The obvious case for state subsidy of medical training is that those who benefit deliver return on that investment by labouring for the public benefit. In our current setup, that largely means the NHS. Yet there is no effort to make the investment contingent on the payoff – graduates who take themselves overseas don’t even have to pay back their student loans, which themselves are only a small part of the total public investment their degree represents.

In that context, it isn’t surprising that the Government is chary about the number of medical places it lays on, preferring instead to make up the shortfall by importing staff from overseas. 

But this only compounds the broader problem in higher education of capped fees making domestic students a loss-making proposition. In keeping with the finishing-school phenomenon the Health Foundation identifies amongst working professionals, British applicants are increasingly finding themselves locked out of British medical schools, which prefer to cater to much more lucrative overseas students.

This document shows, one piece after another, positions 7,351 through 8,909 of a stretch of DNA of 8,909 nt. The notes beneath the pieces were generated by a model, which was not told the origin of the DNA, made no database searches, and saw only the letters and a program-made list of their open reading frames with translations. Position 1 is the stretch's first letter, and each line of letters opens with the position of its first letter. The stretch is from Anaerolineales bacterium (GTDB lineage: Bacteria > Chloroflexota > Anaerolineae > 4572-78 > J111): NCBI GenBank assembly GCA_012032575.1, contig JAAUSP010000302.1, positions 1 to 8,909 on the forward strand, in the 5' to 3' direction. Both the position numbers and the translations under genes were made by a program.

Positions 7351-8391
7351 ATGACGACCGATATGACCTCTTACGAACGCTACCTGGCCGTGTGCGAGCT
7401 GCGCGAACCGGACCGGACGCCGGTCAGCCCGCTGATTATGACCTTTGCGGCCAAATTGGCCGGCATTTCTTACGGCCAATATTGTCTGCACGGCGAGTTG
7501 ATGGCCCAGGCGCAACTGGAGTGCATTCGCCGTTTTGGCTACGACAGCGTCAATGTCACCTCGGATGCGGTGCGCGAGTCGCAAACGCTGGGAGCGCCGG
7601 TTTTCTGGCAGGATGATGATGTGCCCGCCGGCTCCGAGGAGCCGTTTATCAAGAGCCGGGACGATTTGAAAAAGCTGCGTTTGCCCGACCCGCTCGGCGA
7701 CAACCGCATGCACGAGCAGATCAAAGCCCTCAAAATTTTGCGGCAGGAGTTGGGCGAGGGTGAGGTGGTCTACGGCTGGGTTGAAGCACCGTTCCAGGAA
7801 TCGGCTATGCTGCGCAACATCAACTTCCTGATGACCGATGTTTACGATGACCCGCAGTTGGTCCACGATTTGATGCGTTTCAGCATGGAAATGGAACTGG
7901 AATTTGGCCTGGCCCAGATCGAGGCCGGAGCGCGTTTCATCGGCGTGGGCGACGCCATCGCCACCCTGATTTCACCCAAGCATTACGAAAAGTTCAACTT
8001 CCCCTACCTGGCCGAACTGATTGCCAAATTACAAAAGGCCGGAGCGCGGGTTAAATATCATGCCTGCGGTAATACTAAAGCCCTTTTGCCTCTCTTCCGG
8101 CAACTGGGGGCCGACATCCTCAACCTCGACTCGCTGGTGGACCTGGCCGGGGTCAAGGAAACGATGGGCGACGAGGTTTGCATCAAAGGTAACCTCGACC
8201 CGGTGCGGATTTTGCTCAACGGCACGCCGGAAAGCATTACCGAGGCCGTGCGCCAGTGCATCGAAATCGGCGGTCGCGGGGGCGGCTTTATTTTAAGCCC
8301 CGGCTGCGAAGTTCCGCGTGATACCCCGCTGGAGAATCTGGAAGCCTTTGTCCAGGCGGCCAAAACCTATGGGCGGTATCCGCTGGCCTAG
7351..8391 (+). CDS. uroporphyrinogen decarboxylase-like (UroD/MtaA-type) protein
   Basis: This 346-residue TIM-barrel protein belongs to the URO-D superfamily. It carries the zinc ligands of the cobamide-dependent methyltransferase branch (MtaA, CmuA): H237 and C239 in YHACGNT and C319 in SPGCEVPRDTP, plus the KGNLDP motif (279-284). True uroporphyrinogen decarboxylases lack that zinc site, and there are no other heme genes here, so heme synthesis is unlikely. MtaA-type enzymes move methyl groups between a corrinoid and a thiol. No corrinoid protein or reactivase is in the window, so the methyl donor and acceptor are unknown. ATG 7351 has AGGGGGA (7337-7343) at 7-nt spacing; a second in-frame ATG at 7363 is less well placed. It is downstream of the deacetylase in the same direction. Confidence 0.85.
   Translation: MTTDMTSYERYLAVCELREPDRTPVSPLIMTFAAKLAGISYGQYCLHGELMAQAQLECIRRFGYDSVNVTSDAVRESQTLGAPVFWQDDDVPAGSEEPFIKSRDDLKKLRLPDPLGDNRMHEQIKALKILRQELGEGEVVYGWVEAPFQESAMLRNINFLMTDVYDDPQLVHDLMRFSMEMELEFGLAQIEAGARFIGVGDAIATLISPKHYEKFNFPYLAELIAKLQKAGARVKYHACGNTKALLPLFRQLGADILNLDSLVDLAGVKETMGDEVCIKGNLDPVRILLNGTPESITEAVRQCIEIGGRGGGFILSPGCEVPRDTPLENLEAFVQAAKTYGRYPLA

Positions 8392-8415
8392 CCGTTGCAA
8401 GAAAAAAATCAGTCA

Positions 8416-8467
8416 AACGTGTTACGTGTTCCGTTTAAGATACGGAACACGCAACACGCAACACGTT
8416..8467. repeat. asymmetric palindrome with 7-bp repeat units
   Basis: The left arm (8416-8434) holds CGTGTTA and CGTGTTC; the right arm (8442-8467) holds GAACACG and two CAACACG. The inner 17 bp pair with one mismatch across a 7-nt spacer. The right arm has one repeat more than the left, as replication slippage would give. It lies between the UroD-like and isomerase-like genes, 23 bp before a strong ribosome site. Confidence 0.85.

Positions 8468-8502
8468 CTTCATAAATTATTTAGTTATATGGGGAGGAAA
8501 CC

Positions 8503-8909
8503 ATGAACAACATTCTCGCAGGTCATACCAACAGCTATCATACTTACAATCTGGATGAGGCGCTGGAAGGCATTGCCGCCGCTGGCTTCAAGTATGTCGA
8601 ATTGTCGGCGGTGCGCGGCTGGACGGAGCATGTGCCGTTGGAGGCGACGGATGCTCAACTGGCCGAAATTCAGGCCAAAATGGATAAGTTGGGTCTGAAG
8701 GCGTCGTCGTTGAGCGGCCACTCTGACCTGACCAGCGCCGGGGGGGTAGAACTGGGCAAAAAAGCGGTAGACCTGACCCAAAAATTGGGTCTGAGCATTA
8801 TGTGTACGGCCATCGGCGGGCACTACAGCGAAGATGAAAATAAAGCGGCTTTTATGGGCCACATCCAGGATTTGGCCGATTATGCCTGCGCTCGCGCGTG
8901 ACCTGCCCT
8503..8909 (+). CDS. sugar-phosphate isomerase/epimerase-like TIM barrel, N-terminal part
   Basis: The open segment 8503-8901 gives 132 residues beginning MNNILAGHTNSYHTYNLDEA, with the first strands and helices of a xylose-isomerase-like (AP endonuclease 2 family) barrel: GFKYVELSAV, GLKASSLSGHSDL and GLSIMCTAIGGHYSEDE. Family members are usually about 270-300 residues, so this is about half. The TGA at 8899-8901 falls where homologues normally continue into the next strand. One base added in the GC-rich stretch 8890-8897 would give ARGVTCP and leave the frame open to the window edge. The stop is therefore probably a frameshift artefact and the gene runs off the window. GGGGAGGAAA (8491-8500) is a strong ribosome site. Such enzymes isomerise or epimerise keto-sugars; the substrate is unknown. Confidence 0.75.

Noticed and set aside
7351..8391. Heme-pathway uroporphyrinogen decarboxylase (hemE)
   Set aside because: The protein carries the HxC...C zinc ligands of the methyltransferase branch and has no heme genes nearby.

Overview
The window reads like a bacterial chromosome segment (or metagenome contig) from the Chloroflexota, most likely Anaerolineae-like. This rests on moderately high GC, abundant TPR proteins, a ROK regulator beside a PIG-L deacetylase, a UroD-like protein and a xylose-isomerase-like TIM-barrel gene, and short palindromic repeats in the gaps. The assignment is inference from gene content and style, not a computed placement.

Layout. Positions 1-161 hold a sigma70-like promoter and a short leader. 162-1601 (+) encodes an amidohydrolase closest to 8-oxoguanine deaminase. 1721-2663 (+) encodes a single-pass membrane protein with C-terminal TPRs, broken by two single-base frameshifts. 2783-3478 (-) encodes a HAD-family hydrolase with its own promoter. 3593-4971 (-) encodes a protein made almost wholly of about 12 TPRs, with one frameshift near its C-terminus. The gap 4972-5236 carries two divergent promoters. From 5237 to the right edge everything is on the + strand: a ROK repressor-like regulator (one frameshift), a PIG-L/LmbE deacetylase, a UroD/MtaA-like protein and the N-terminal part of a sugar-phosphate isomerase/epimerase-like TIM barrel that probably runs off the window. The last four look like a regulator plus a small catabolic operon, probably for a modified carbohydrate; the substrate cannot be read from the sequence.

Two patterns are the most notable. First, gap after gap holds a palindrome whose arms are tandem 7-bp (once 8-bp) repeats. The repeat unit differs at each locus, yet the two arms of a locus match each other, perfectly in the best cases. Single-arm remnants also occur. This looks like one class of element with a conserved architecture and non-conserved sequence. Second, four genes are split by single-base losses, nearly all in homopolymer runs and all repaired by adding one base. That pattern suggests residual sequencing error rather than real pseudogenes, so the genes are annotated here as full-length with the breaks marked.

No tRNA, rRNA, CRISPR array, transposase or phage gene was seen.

All of this is yet more evidence that the head-in-the-sand attitude of British policymakers – primarily that any and all problems, from regulatory fetishism to the birthrate, can be palliated with sufficient transfusions of immigration – is running out of road. There is not, in fact, a viable long-term alternative for recruiting, training and retaining this country’s own workers, and doing the hard work of building systems and services which make that possible.

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Henry Hill is Deputy Editor of ConservativeHome.

Columns are the author's own opinion and do not necessarily reflect the views of CapX.